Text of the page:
This article has been published in South China Morning Post on 17th May 2021. The author, Bhavan Jaipragas, interviewed Mr. Yon Machmudi Ph.D., Executive Director of Inisiatif Moderasi Indonesia (InMind) Institute as Southeast Asia Nations spoke up for supporting Palestinians.
- With states such as Saudi Arabia and the UAE having closed ranks with Israel to take on Iran, speaking up for the Palestinians has fallen to Southeast Asian Muslim nations
- Hardline stance of Malaysia, Indonesia and Brunei will be closely watched by China and Russia as they seek to shift the US position on the violence in the UN Security Council
Southeast Asian Muslim-majority nations’ loud condemnation of the latest Israeli attacks on Gaza could prove to be the vital nudge needed to stop world powers from sitting on their hands over the worst violence between Israel and Palestinians in years, observers have said.
With the likes of Saudi Arabia and the United Arab Emirates – one-time champions of the Palestinian cause – seeming to have softened their strident support following an entente with Israel, the hardline stance by Malaysia, Indonesia and Brunei may keep the matter on top of the global agenda, the experts said.
In particular, Jakarta’s views will be closely watched by China and Russia as they seek to convince the United States to join a unified position on the fighting within the United Nations Security Council, according to Indonesian political Islam observer Yon Machmudi.
“With the Abraham Accords and normalisation of Arab countries’ relationships with Israel, Indonesia and the other Southeast Asian countries that are currently speaking up are being seen as an alternative to the Arab world in supporting the Palestinians,” the University of Indonesia scholar said, referring to the US-brokered public rapprochement between Israel and several Arab states.
The three Southeast Asian Muslim-majority nations on Sunday issued a rare joint statement lambasting Israel’s air strikes on Gaza and what they described as Israel’s “inhumane, colonial and apartheid” policy towards Palestinians in occupied Palestinian land.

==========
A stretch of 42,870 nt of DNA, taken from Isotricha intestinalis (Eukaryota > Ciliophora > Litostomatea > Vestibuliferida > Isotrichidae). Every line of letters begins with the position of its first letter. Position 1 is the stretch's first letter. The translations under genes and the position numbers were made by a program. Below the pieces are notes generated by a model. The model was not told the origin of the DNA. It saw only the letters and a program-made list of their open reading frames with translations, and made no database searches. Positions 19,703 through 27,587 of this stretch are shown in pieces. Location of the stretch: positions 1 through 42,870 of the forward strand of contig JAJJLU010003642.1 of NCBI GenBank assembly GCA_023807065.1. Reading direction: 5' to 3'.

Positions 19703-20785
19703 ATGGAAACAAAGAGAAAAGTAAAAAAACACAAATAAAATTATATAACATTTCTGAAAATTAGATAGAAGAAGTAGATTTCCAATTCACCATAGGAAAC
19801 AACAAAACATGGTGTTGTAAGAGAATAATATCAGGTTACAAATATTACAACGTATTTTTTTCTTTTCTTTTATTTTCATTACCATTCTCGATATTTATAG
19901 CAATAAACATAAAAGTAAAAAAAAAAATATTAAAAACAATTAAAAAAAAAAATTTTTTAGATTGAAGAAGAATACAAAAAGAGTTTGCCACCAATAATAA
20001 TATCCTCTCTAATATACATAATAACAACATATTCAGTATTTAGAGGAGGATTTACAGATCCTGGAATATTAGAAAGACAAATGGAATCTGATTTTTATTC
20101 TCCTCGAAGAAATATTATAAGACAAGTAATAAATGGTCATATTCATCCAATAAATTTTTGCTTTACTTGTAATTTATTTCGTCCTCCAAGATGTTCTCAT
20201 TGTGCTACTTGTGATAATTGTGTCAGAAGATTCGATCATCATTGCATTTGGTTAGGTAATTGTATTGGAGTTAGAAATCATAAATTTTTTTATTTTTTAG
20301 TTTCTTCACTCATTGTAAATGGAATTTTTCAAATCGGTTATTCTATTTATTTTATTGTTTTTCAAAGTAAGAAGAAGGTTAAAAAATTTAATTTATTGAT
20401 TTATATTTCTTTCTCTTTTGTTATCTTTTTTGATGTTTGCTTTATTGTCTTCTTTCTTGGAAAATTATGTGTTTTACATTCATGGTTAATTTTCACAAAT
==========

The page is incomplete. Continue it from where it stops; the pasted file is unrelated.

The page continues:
Their statement also called for an emergency meeting of the 193-member UN General Assembly.
Anis Huszainey, a Middle East researcher with Malaysia’s Institute of Strategic and International Studies, said the statement was the first coordinated response on the Palestinian cause among the three countries. However, she criticised the countries for continuing to seek recourse through the Organisation of Islamic Countries (OIC) and the UN Security Council – both which had failed in the past to produce tangible results in advancing Palestinian statehood.
The three nations made their positions known separately from the OIC to which they belong.
Also on Sunday, the 57-member OIC following a virtual meeting described the Israeli attacks as “barbaric” and said the Jewish nation was undertaking “systematic crimes” against Palestinians.
On Monday, Malaysia issued another statement of its own, condemning the UN Security Council for failing to adopt a common position on the hostilities despite three virtual meetings in the past week.
The Chinese Foreign Minister Wang Yi, addressing the 15-nation body on Sunday, said the veto-wielding US was “obstructing” the council in taking action. He said Beijing was ready to host peace talks between the Israelis and Palestinians.
The fighting is now in its eighth day following tensions that flared when Israeli police clashed with Palestinians near the Al-Aqsa Mosque in Israeli-annexed East Jerusalem.
Israel says its current air strikes in Gaza are acts of self defence following missile attacks by Hamas, and are aimed at destroying the infrastructure and manufacturing capabilities that allow for the production and launching of the projectiles.